He indicated that fee will be needed because Hamilton Crossings will impact East Texas and Brookside roads, Krocks and Lower Macungie roads and the “major mess” confluence of Kressler Road, Interstate 78, Route 222 and Hamilton Boulevard.
Program moderator Giovanni Landi raised the possibility that East Penn School District will need to keep raising property taxes on all property owners in the district if it only gets half as much tax revenue from Hamilton Crossings, compared to what it would get if there would be no TIF.
Township police department?
Beitler said the township’s property tax rate is .33 mills. He said the school district’s is 16 mills and the county’s is 8 mills.
“We don’t have our own police force right now,” said Beitler. “That is going to change someday. Whether it’s next year or 20 years down the line, I don’t know.”
He said he does not want a township police department, but warned developments such as warehouses and Hamilton Crossings will force Lower Macungie to establish one, rather than continuing to rely on state police to provide coverage.
He indicated police will be needed to deal with increases in crime and traffic, including tractor-trailer traffic. He said the township has no police force to enforce its truck restriction ordinances.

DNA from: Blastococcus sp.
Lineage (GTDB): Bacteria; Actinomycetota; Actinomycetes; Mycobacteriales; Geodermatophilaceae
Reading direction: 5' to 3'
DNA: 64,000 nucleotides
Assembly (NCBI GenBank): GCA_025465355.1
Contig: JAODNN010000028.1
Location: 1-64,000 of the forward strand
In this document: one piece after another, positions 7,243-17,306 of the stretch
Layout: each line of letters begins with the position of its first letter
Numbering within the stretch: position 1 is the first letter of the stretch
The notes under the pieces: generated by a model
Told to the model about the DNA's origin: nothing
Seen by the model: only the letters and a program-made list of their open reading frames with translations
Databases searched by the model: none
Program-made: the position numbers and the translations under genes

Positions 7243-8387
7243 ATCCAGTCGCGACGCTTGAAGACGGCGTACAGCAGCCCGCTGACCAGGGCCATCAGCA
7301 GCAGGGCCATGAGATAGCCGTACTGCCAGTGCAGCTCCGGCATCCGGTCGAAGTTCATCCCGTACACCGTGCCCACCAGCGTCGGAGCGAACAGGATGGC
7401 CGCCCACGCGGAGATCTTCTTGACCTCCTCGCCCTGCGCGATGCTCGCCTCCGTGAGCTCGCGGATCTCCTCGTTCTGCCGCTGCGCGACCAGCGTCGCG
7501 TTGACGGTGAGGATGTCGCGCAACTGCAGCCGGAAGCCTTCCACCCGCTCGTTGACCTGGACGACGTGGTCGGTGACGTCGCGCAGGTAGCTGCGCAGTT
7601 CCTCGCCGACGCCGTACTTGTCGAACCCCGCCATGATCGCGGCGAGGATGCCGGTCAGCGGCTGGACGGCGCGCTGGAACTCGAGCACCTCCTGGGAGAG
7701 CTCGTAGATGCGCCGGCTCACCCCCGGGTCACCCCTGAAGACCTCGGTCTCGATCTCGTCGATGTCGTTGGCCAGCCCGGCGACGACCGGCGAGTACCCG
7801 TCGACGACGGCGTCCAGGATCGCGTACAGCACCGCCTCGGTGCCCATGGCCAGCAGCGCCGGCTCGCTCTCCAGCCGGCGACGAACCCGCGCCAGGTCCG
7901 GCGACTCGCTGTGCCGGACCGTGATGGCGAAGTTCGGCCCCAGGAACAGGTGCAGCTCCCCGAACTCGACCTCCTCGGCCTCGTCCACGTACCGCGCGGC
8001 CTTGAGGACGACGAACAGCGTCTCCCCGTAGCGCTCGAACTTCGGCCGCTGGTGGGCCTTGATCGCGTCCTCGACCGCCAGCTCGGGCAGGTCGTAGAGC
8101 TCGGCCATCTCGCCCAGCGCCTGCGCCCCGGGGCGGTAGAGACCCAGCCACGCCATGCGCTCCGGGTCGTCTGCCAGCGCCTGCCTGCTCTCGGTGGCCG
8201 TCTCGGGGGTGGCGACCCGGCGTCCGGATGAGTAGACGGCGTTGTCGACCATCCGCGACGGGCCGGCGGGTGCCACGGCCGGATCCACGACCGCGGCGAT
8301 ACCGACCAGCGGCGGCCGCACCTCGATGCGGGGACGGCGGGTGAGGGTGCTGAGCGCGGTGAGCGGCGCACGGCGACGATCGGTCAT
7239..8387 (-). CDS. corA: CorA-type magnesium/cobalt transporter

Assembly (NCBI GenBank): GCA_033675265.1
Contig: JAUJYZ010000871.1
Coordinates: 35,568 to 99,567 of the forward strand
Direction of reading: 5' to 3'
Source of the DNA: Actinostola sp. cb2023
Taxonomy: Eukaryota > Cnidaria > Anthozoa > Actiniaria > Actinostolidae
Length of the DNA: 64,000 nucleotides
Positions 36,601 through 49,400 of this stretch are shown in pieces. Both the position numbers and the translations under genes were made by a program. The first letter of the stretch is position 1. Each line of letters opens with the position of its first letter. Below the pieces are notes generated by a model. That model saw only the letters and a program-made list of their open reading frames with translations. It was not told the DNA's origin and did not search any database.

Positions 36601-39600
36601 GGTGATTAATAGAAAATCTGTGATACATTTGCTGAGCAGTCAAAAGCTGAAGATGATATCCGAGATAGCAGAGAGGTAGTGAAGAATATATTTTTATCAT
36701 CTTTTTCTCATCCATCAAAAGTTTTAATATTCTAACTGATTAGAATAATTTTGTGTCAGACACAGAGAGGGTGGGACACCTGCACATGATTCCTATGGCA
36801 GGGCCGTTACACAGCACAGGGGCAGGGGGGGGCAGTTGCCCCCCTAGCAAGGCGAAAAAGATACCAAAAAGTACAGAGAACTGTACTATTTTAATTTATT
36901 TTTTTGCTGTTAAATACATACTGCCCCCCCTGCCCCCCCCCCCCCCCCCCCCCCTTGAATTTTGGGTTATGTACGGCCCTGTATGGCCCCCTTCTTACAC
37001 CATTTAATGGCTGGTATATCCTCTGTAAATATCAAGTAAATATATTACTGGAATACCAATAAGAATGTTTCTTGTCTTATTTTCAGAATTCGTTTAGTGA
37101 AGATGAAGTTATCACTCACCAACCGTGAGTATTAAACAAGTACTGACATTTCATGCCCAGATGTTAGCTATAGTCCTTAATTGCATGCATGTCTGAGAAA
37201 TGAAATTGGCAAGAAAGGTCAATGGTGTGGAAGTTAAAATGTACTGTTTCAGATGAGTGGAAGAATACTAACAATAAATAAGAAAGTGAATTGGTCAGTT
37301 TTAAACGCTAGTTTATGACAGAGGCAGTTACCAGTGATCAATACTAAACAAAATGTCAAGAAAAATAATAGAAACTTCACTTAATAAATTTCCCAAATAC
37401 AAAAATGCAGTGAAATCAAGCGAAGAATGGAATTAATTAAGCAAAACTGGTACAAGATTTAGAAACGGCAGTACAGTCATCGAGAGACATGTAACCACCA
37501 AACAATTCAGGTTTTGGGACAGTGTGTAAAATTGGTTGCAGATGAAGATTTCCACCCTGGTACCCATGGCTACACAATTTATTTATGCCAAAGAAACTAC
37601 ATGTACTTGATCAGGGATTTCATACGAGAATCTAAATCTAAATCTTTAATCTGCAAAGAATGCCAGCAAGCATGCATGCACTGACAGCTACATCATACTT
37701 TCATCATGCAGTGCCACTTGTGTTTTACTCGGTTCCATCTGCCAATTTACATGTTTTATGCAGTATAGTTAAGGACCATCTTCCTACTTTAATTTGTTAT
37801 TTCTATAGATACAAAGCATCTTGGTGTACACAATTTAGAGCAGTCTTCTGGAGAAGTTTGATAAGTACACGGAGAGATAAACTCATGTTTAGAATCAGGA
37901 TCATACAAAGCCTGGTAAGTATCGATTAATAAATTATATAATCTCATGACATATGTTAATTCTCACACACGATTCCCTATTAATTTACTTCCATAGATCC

Beitler estimated creating a police department would cost the township about $6 million and running it would cost up to $3 million very year.
He predicted “the day we have our own police force” township property taxes will increase anywhere from four to seven mills.
In February, Lower Macungie commissioners rejected creating a township police department, after a 2013 study showed doing so would cost $5 million. That study also showed the township has a low crime rate.
Ott was one of six county commissioners who voted against Lehigh County opting into the Hamilton Crossings TIF in June 2013. Ott and Beitler said the Hamilton Crossings developers are using the TIF to make their project more profitable.
Ott asks for help
But Ott came to the meeting for help with a very different matter.
"I’m into an issue that I really don’t know what the best answer is,” he said. “I’m just one of nine people who are trying to muddle through right now -- and that’s just in the legislative branch.”
He explained the current process that Lehigh County uses to develop its annual budgets is not working very well.
The core of the problem, according to Ott, is that if the county executive presents a new budget that proposes a tax hike, county commissioners need six votes – a super-majority of their nine members – “to kill it or to change it.”
“If they want, commissioners can get away with not actually voting on it at all,” Ott explained. “A tax hike can go into effect and everybody on the board can say ‘I never voted for a tax hike.’”
When the next election season comes around, said Ott, county commissioners seeking re-election can even campaign by saying they never voted for a tax hike.
He said commissioners should be required to vote on those annual budgets. “If the tax rate is going to go up, we should be on the record. It can’t go into effect by default.